From the Wall to the Warriors, China has something to offer every visitor. Here’s our guide to the Middle Kingdom’s two most famous cities, so you can weigh up which one is right for your next trip.

have sold and moved out to high-rise developments, there’s a certain feel to the hutongs that no apartment complex can replicate. Their narrow lanes, high walls and large, forbidding wooden doors conceal quaint courtyards shared by residents. Also shared, by tourists and residents alike, are the public toilets. (Warning: the low partitions do not allow much privacy.) Eating dumplings for lunch and riding a rickshaw through the narrow alleys is a fun way to take in the pace of daily life. And stunning Lama Temple , Houhai Lake and Beihai Park are all easily accessible from Wudaoying, and a boat ride across the lakes of Houhai or Beihai at sunset is highly recommended. In a half day it’s possible to take in Tiananmen Square after a self-guided visit to the enormous 73-hectare Forbidden City (60 RMB, S$12). Grab an audio guide (an additional 40 RMB) and be prepared for walking, walking and more walking. The “city” itself is 750 metres from east to west, and 960 metres from north to south. There are reportedly 9,999 rooms, the moat is 52 metres wide and there are 308 copper pots that were used to hold water for fire-fighting. As for the Square, it’s best to see it at sunset, when the Chinese flag is lowered by soldiers in a patriotic ceremony. Once you’ve finished in the Forbidden City, if it’s a clear day and you’ve still got some stamina, walk directly across the road from the northern exit to the lookout in Jingshan Park . The view over this part of Beijing is stunning and you will understand, seeing the size of the Forbidden City, why your feet are throbbing.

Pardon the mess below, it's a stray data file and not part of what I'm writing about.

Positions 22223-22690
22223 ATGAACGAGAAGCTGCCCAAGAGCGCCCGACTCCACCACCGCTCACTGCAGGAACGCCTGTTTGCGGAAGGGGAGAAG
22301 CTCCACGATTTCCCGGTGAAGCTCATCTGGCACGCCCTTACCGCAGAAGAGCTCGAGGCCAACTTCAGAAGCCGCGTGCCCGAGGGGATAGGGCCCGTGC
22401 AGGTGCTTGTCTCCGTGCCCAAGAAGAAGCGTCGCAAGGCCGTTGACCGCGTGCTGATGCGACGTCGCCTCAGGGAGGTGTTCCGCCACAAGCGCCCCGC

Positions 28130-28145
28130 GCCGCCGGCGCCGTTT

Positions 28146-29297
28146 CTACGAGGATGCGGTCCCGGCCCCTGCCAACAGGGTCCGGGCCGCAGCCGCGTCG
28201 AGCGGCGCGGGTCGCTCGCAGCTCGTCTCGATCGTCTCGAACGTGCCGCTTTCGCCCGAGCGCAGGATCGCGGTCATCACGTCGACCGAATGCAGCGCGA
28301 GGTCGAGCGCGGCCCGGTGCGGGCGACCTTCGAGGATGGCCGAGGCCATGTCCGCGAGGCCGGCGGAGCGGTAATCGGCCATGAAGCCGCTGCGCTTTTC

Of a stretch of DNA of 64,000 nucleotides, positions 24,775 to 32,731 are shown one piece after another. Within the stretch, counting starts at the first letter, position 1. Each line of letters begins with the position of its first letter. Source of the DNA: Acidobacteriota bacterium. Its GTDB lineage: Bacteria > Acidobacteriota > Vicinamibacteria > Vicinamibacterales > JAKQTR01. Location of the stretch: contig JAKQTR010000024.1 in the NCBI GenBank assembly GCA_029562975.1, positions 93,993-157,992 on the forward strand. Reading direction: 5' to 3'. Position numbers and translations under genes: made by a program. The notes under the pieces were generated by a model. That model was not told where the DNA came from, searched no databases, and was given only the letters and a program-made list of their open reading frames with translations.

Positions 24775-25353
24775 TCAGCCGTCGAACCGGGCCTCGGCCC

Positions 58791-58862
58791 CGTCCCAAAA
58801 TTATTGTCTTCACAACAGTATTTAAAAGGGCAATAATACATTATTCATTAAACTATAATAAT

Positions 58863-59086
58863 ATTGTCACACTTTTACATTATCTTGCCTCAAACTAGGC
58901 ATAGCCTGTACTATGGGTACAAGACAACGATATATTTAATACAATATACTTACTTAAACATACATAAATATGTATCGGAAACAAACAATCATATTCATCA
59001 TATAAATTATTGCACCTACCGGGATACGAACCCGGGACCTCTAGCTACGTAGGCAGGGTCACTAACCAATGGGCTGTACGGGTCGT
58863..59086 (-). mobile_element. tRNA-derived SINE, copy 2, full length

China’s capital is a sprawling mega-city of 21 million people and five-and-a-half million cars (not all on the road at the same time, thanks to the “odds and evens” number-plate system). But it’s a city of contrasts: away from the wide boulevards lined with grand, statement buildings, which feel more akin to a European capital, are the narrow, grey hutongs , or traditional neighbourhoods. Many of these historic warrens are within walking distance of two of Beijing’s best-known sights: the Forbidden City and Tiananmen Square. The central area that includes these landmarks is one of just a handful that tourists should concentrate on. Others, a taxi ride away, include the shopping and nightlife enclave of Sanlitun , the art galleries of quirky 798 district, and the renowned Summer Palace . Thoughmany hutongs have sadly been demolished in the rush to modernisation, those that remain standing are protected. One is Wudaoying , close to the Forbidden City and home to the Drum Tower , once the city’s time-keeper. While many residents



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